6. When you have determined that a drive belt is defective and needs to be replaced, you should have the replacement belt on hand. Loosen the adjustment fastener on the alternator or idler pulley.
  7. Push the alternator or idler pulley inward to loosen the belt. Pull the old drive belt off the pulleys.
  8. Place the new and old belt side by side on the work bench to make a comparison. The belt width and length of the new belt must be the same. If you find a difference, check to see that you have not gotten the wrong belt. A belt that is too long to be adjusted properly will slip. A belt that is too short will not fit over the pulleys. A belt with the incorrect width or V shape could be thrown off when the engine is running.
  9. Install the correct belt over the pulleys. Adjust the belt to the proper tension as described previously. Start the engine and observe the belt in operation. Stop the engine and recheck the tension.

Transmission Fluid

Manual Transmissions

The manual transmission is lubricated by a lubricant that is splashed throughout the transmission by the moving gears. The lubricant must be at the correct level or the transmission parts could wear out in a very short time. The interval for lubrication level check is specified in the maintenance schedule in the owner's manual.

  1. Some imported cars have a dipstick to check manual transmission fluid level. The engine must be off to check the fluid with a dipstick. Remove and wipe the dipstick with a clean rag. Then insert the dipstick back into position. Remove it again and note the reading. Lubricant must be between the "full" and "add" marks on the dipstick. When you are done, replace the dipstick.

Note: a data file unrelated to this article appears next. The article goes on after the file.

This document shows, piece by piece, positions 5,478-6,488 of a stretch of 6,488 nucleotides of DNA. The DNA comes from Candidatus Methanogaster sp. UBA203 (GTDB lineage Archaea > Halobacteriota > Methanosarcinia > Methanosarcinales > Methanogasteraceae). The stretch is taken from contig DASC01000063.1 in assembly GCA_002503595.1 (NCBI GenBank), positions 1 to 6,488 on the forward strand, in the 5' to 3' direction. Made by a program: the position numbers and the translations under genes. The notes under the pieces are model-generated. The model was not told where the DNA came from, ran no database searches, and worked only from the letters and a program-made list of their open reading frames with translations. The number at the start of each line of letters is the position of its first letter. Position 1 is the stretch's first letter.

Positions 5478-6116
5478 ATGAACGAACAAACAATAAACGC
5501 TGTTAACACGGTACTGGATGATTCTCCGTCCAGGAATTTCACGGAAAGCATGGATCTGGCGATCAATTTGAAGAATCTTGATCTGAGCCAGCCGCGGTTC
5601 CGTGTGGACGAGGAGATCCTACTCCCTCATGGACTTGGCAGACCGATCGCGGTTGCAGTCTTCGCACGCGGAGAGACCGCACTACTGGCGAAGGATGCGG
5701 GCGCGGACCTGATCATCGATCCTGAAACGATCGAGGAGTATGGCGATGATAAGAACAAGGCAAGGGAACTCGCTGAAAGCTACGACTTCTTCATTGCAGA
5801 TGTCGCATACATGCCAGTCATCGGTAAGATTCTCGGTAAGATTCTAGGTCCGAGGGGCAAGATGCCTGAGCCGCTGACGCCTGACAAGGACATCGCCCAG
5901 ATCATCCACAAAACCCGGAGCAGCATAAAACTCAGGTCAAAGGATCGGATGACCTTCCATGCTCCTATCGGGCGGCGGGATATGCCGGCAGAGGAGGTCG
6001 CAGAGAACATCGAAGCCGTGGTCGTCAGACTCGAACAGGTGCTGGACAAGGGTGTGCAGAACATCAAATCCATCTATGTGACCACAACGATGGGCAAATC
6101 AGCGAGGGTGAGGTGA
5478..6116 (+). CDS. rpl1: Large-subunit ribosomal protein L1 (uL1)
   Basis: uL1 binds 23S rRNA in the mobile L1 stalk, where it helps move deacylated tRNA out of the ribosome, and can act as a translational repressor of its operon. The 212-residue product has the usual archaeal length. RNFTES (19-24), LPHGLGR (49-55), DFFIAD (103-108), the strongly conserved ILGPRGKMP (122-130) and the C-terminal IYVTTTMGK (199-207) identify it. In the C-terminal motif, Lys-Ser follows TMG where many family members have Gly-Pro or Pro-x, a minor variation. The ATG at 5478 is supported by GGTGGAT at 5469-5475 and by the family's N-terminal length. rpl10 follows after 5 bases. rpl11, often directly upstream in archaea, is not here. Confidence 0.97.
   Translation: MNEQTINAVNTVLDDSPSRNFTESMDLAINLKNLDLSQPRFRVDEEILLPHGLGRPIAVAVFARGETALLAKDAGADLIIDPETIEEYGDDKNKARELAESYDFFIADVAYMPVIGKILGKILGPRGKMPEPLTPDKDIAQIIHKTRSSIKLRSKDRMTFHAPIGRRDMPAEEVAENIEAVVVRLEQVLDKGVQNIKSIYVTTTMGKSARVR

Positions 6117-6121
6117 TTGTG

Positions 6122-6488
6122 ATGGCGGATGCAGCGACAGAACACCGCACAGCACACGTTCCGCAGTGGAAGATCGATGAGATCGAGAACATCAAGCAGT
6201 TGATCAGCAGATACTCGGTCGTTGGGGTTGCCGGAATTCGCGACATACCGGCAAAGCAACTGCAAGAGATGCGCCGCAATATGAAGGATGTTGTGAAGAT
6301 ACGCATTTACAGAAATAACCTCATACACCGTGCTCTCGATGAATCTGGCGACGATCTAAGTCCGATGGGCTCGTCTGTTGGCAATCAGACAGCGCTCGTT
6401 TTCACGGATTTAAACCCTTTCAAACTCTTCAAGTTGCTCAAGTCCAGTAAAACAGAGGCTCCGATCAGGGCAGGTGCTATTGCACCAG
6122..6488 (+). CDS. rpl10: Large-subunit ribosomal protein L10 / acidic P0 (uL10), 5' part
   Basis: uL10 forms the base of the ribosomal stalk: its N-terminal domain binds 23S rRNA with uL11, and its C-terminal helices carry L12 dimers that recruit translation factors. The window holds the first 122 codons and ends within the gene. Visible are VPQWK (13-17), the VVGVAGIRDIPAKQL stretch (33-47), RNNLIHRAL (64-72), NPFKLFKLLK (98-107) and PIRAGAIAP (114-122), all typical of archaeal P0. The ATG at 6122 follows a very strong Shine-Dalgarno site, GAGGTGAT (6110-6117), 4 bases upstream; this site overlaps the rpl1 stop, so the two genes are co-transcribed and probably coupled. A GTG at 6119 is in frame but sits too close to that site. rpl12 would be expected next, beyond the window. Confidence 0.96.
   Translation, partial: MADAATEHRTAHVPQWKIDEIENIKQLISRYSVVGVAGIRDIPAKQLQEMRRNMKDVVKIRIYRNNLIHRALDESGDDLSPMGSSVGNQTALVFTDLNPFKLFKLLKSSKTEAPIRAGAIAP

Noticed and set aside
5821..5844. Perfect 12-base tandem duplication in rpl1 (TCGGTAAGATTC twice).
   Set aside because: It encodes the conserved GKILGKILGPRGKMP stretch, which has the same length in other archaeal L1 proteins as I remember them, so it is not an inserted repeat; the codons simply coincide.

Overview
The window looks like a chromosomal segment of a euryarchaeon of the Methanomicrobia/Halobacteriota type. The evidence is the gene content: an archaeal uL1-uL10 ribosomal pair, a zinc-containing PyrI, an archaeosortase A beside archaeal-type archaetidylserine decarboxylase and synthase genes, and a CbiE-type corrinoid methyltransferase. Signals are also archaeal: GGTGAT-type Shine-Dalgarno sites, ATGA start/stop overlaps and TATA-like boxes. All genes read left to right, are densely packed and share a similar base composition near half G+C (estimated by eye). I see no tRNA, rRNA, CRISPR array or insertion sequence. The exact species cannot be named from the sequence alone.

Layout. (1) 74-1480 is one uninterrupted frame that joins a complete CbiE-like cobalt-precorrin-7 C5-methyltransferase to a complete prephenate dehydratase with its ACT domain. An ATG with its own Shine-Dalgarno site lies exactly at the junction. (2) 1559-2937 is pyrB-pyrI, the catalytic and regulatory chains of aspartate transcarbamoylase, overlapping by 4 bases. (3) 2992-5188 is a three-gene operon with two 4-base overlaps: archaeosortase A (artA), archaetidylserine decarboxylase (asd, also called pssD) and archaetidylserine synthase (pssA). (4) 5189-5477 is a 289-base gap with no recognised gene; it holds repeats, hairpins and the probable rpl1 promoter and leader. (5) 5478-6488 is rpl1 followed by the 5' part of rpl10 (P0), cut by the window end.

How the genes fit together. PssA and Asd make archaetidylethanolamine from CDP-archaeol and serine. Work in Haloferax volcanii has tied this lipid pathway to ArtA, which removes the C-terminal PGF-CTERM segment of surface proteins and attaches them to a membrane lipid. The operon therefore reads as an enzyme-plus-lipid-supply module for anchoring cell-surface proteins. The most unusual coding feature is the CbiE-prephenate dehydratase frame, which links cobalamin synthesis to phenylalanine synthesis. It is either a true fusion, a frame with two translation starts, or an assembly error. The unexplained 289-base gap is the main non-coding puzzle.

2. Make manual transmission checks with the engine off. Never put your finger into a transmission fill plug hole. If the drive wheels are turned, your finger coould be caught in the gearing
  3. For most cars you will need to raise the car up on a jack to check it (you must also be sure the car is level.). Locate the transmission fill plug on the side of the transmission. You may have difficulty locating it. If you do, look for an identification diagram like the one shown below. Do not confuse the fill plug with the drain plug, which is located at the bottom of the transmission.
  4. Clean the area around the fill plug to avoid getting dirt into the transmission. Remove the fill plug with the correct size wrench. If the transmission is full, you may see lubricant begin to leak out of the fill plug hole. If this happens, replace the plug.
  5. You will probably find that the lubricant level is below the level of the fill plug hole. Bend a short length of metal wire and insert it into the fill hole. Pull the wire out and note the lubricant on the end of the wire. The lubricant level should be very close to the level of the fill plug.
  6. If the lubricant level is satisfactory, replace the fill plug. If fluid must be added, refer to the Repair Guide for more information on changing and adding fluid.

Automatic Transmission/Transaxle Fluid

Automatic transmission or automatic transaxle fluid should be checked at regular mileage and time intervals as specified in the owner's manual.